Space Warfare, the New Battlefield

By: Denise Simon | Founders Code

Primer: The Pentagon is considering creating a combatant command for space warfare, the latest step by the Defense Department to respond to Chinese and Russian militarization high above Earth.

The move — one of several under consideration — is mentioned in a new Pentagon report sent to Congress last week. Right now, space forces are dispersed throughout the military and intelligence community.

There are two kinds of combatant commands. Geographic cocoms oversee military operations in six regions of the world. Functional ones — like U.S. Strategic Command and U.S.Transportation Command — oversee operations that span multiple geographical commands. U.S. Cyber Command is considered a subunified command under STRATCOM, but is being elevated to a functional command.

The Pentagon is looking into whether space should have its own combatant command or subunified command (like Cyber Command), the report says. Space forces were grouped under U.S. Space Command, a unified combatant command, until 2002.

The Pentagon is preparing for war should China, Russia, or other adversaries attack vital American satellites and other space systems, a senior Pentagon official told Congress on Wednesday.

The Pentagon has requested $12.5 billion in funding for the fiscal year 2019 that begins Oct. 1 for building up what he termed a “more resilient defendable space architecture.”

The request is $1.1 billion more than funding for last year on military space.

Rood, and Air Force Gen. John Hyten, commander of the Omaha-based Strategic Command, testified on the command’s budget request of $24 billion.

Neither elaborated on what space warfare capabilities are being developed. The Pentagon also has not said how it would deter and defend satellites from attack.

Space defense so far has involved development of intelligence capabilities to identify and assess if an incident in space is an attack, or the result of a malfunction or disruption due to collision with space debris.

Military space “resilience” also calls for the Pentagon to rapidly replace or restore satellites after attacks or other disruptions.

The Pentagon’s Defense Science Board, in a report last year, warned that the vulnerability of U.S. satellites to electronic attack was “a crisis to be dealt with immediately.”

The Joint Staff intelligence directorate warned earlier this year that China and Russia will have fully developed space attack weapons in place by 2020 that will threaten all U.S. satellites in low earth orbit—100 miles to 1,200 miles in space.

“Space is a warfighting domain just like the air, ground, maritime, and cyberspace domains,” Hyten said.

Currently, a defense and intelligence center called the National Space Defense Center, located at Schriever Air Force Base, Colorado, runs 24-hour operations for rapid detection, warning, and defense from space attacks.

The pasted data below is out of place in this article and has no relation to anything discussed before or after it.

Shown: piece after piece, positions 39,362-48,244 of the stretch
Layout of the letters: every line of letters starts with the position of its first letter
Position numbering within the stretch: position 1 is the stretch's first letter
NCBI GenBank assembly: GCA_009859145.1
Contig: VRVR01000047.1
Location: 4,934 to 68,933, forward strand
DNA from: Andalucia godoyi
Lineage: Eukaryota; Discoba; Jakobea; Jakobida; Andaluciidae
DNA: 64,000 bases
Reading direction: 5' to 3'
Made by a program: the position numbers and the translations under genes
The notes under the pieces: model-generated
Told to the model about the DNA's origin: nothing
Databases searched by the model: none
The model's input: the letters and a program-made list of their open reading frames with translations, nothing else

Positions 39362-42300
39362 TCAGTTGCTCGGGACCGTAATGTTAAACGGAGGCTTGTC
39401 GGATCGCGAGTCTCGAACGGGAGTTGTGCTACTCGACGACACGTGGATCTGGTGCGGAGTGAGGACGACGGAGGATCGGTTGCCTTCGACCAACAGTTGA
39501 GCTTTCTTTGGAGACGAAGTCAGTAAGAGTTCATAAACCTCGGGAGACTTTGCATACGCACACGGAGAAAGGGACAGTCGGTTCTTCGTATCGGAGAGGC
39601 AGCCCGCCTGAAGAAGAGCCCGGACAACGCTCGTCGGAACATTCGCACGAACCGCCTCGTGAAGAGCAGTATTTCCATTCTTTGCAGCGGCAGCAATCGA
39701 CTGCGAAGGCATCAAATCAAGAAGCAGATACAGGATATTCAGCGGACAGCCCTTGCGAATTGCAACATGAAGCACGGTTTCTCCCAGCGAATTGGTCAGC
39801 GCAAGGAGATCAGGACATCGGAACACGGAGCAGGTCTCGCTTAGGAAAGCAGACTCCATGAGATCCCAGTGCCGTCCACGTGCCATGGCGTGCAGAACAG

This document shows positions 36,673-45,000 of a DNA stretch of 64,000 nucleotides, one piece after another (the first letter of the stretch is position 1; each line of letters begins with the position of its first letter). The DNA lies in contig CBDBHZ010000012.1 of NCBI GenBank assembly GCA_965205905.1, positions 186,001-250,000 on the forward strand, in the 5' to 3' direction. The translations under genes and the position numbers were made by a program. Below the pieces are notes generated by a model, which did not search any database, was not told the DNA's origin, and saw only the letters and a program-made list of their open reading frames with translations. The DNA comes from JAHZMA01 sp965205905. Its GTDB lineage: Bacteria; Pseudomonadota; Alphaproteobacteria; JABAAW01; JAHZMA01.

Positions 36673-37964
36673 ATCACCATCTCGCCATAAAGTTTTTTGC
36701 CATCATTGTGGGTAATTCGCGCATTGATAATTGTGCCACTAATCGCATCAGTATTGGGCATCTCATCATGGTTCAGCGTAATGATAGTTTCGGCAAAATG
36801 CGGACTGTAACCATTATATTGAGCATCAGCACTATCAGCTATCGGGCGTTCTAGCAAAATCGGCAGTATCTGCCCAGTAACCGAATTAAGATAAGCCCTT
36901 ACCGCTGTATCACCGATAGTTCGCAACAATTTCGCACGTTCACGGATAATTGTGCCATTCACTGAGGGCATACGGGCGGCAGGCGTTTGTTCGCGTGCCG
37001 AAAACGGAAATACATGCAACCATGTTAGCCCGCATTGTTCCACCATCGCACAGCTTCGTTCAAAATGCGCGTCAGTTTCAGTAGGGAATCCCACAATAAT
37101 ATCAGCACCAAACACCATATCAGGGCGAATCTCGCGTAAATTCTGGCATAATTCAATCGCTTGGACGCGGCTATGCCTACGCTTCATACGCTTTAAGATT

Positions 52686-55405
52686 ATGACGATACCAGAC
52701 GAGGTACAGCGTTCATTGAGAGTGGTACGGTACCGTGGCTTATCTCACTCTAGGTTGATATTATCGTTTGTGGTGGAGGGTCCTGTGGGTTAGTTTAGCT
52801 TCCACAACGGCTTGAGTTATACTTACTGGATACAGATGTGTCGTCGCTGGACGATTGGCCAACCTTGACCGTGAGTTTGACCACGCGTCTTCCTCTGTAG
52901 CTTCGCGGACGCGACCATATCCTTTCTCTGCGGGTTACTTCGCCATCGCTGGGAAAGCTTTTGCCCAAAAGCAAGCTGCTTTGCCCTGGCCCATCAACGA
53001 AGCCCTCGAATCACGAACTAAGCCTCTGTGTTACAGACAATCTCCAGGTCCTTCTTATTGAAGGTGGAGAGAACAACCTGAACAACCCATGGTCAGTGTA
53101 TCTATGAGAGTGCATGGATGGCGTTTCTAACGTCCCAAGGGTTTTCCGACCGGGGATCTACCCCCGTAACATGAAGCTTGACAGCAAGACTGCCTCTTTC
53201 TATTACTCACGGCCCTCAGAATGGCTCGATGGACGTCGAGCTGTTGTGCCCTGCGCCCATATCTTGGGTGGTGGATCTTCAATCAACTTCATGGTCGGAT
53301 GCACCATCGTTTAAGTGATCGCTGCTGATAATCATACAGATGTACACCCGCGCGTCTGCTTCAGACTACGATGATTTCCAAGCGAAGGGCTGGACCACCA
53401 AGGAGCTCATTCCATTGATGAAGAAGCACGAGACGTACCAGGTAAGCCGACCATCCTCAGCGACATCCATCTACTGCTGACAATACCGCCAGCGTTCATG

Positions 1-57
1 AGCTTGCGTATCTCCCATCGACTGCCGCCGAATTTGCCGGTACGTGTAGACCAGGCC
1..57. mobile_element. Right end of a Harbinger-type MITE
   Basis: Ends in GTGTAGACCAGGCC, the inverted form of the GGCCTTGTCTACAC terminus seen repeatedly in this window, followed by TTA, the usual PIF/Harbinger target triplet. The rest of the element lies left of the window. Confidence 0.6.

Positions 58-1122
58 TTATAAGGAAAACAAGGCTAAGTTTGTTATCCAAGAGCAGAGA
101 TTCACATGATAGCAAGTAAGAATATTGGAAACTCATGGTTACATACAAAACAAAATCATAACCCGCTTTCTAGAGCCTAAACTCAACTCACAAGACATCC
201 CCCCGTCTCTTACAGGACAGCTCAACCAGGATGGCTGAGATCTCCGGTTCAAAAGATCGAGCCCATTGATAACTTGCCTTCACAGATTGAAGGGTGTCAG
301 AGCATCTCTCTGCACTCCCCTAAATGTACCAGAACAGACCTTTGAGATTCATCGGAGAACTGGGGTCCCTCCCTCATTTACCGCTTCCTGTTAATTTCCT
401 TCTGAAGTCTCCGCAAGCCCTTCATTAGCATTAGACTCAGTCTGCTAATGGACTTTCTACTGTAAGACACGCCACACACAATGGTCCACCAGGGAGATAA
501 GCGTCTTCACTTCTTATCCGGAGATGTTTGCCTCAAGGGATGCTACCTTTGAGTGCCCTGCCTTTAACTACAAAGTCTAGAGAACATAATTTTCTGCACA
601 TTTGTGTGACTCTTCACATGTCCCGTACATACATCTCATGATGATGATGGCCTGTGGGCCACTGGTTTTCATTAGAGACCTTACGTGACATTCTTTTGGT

War games involving space war also are held regularly with U.S. military forces and allies, including Asian and European allies.

China has conducted at least seven tests of hypersonic vehicles and Russia as well has conducted several hypersonic missile tests.

The hypersonic vehicles are designed to defeat missile defenses. More here.


February 2018: The Pentagon put Advanced Extremely High Frequency satellites in orbit to ensure communication in the event of a nuclear attack. But those spacecraft could also play a role in the rapid militarization of space.

  • Advanced Extremely High Frequency (AEHF) satellites will be able to keep the U.S. military in communication even after a nuclear attack.
  • They’re also more resistant to electronic jamming, which is a growing concern as tensions with China and Russia heat up.
  • In the war of the future, nations may try to physically destroy other nations’ satellites to disrupt communications and navigation.

Your phone is not going to work on the day nuclear war starts. But the U.S. President, National Security Council, and combat commanders count on being able to communicate. This doomsday connection relies on what we call Advanced Extremely High Frequency (AEHF) satellites that sit in geostationary orbit.

“We need systems that work on the worst day in the history of the world,” says Todd Harrison, director of the Aerospace Security Project at the Center for Strategic and International Studies.

There are four AEHF sats in orbit today. The proposed 2019 U.S. Air Force budget shows about $29.8 million in funding to complete two more, which would launch in 2019 and 2020. Air Force staffers say more money has been set aside in 2019 to ready the software and databases for the pair of new sats.

The Air Force talks about the AEHF satellites as part of its new focus on modernizing America’s nuclear abilities. “We must concurrently modernize the entire nuclear triad and the command and control systems that enable its effectiveness,” says Air Force Secretary Heather Wilson. The Trump administration has its eye on nuclear weapons, but these satellites also sit at the nexus of another big defense trend: Space warfare.

The Department of Defense is also investing in new jam-resistant GPS satellites. It is pouring money into future satellite programs, including AEHF, to the tune of $677 million for research and development in 2019. As orbital threats grow, new potential users—especially the U.S. Army—are taking interest in what the doomsday spacecraft can do. Preparing for post-apocalyptic communication may be just the beginning. More here.

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